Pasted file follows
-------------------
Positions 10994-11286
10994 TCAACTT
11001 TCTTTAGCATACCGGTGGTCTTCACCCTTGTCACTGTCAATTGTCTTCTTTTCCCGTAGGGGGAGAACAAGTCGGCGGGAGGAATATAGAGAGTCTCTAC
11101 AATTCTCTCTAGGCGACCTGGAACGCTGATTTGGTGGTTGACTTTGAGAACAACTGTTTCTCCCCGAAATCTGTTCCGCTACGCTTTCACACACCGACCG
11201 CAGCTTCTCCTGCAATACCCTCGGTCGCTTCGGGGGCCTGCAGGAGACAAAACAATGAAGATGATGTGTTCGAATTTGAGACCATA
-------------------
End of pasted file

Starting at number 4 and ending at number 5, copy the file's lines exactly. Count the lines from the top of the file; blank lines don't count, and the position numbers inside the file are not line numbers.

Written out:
11101 AATTCTCTCTAGGCGACCTGGAACGCTGATTTGGTGGTTGACTTTGAGAACAACTGTTTCTCCCCGAAATCTGTTCCGCTACGCTTTCACACACCGACCG
11201 CAGCTTCTCCTGCAATACCCTCGGTCGCTTCGGGGGCCTGCAGGAGACAAAACAATGAAGATGATGTGTTCGAATTTGAGACCATA